Colonial social services these were services that provided in Africa by colonialists in order to ensure colonial exploitation and improve the welfare of colonial civil servants during colonial period services. Social services involved the provision of education, health, water, housing, electrical services, and transport and communication in the colonies with the creation of colonial economy and administration. This does not mean that no services were provided for Africans.
  1. The major aim of colonial social services was to facilitate the ambitions and motives of the imperialists in Africa.
  2. To enable extensive exploitation of Africa’s wealth.
  3. It also aimed at supporting those few Europeans who happened to be in Africa.
  4. It also aimed at preparing few Africans to assist colonial administration.


  1. Establishment of settlers in the colony led to the establishment of some social services so as to meet for the white settler’s interest. Example, school and medical facilities were introduced in such area.
  2. Due to the existence of production. This means that some developments of social services were established near, plantations, so as to attract the laborer and facilitate the production. For instance, workers quarters for accommodation and transport net – work like roads and railways were established.
  3. Areas with raw – materials encouraged the establishment of transport network such as railways roads, in order to facilitate the transportation of raw – materials to the coast. Example in colonial Tanganyika all railways roads were running down to the coast.
  4. Areas where missionaries had dominated things like schools, medical centers were established to help them 9missionaries) and to convert the indigenous people having been attracted them.
  5. Due to the status of the colony itself. This mean that, the colony that was under trust ship of UN like Tanganyika, they were given few social services this was a case due to the fact that the colonialists never see a need to develop such colonies but in those mandatory colonies they were given many social services.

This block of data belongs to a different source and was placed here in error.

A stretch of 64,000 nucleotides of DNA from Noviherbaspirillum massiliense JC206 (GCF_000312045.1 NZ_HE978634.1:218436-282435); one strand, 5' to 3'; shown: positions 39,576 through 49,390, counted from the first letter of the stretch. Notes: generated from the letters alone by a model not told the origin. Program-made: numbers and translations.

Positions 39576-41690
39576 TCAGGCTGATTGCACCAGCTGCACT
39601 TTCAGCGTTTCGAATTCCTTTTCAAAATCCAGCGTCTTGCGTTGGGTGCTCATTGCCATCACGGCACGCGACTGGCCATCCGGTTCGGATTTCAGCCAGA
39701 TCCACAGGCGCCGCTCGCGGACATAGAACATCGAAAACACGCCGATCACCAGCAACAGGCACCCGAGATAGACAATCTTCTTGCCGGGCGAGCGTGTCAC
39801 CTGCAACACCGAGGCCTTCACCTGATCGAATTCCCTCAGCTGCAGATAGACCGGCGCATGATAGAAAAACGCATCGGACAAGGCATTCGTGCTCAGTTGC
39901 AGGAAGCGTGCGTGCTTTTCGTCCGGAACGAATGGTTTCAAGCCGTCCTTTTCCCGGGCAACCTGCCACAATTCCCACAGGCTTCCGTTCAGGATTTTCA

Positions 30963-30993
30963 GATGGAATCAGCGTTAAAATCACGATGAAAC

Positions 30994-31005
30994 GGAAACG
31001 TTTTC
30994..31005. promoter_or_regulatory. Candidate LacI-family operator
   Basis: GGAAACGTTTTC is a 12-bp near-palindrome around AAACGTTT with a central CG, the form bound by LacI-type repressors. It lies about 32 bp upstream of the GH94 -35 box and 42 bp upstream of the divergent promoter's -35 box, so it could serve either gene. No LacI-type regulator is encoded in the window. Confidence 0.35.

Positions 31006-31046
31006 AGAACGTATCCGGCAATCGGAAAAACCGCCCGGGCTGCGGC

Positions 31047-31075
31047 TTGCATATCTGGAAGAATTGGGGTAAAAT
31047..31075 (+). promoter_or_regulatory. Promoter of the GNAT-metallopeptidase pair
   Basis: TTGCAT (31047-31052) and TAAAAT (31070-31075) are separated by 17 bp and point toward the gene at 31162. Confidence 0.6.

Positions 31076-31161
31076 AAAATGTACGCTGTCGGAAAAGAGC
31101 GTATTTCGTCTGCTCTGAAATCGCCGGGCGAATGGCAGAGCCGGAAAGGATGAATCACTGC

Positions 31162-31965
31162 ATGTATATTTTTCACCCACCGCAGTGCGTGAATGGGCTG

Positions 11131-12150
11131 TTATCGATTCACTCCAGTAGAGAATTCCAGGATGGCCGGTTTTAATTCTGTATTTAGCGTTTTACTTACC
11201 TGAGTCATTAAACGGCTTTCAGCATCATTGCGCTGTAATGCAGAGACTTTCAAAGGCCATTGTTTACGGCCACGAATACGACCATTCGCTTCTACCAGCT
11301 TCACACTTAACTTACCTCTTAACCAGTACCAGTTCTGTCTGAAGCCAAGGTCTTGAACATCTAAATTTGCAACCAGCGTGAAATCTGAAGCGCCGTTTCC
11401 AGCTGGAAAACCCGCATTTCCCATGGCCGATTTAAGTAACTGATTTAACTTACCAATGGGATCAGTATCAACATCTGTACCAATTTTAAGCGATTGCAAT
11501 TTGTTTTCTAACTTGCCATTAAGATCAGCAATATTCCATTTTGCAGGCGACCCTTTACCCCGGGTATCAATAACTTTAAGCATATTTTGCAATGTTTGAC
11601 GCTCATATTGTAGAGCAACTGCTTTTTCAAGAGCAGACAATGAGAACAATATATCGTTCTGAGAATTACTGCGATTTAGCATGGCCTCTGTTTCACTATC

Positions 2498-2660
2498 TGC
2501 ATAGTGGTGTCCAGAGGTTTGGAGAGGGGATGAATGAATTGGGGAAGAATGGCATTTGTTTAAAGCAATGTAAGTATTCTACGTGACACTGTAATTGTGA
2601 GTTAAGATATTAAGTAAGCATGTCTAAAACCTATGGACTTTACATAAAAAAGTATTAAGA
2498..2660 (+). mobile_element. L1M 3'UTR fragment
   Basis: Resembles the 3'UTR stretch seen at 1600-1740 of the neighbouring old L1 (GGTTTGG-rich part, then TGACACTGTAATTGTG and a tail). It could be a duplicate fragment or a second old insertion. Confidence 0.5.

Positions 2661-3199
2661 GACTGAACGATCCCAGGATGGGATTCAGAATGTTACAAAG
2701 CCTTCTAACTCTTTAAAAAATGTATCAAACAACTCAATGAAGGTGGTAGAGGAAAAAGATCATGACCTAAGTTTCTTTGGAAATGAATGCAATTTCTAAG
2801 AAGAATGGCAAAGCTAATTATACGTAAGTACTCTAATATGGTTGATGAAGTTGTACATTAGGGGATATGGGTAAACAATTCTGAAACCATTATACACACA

6. Areas with migrant laborers, which preserved as labor zone, in these areas, infrastructures like railways, were established in order to transport laborers to the areas of plantations example rail line from Kigoma to Tanga was built so as to carry workers in sisal plantations.
  7. Existence of peasant agriculture like in Buganda and Kagera, This made possibility of establishing social services like schools  so as to encourage the peasants to carry out with agricultural activities because with agricultural sectors they were able to get money that would be used to pay school fees for their children. 
Colonial Education was a process by which people get knowledge, skills and values that were necessary for the mastering of social, political and economic situation under colonial rule. Colonial education was provided in schools and colleges belonged to either the colonial governments or the missionaries in areas that mainly produced raw materials. It replaced informal or traditional education which existed before colonialism.
1. To expand the market for the manufactured goods from Europe.
2. It aimed at creating African staff to work in the white color jobs such as clerks and foremen.
3. It aimed at creating elite who had to be loyal to the colonialists.
4. It aimed at providing the knowledge which could help Africans production of the raw materials.
5. It aimed at fulfilling the aims and ambitions of the imperialistic nations.
6. It also aimed at destructing African culture and introducing the western culture
7. Colonial education aimed at creating classes amongst Africans so as to bring about disunity this delayed Africa’s independence.


i. It was pyramidal in shape. The colonial education was pyramidal provided. This means that the number of pupils decreased as the pupils reached the upper educational standard.
ii. It was segregative in nature. This education was segregative in the sense that only the sons of chiefs were given education while girls were not given education. School were runkers according to races. e.g There were special for the sons of chiefs.
iii. It was bookish in nature It was mainly theoretical education.
iv. It was for the white colar- Jobs education.
v. It was irrelevant to the African environment. The education taught the learners what was present in Europe and not in Africa.
vi. It was religions biased. This was because, in the missionary schools non – Christians could not attend the missionary school, for instance Muslims and those who had not been converted to Christianity missed education.
vii. It was un-even distributed This mean that, areas where production was high education was improved, where as in labor receives these were no schools, thus regions that produced cash crops for instance in Tanganyika regions like, Tanga, Moshi got many schools.
viii. It was discipline oriented. Because it aimed at producing royal and obedient students to the colonial government. Those who received the education were supposed to obey without questioning, this aimed at avoiding many questions to the existing colonialism.
ix. It was taught in foreign languages and not in African vernaculars. (Local language).
Impact of Colonial Education.
Although this education led to the improvement in African lives in many aspects, its impacts are enormous.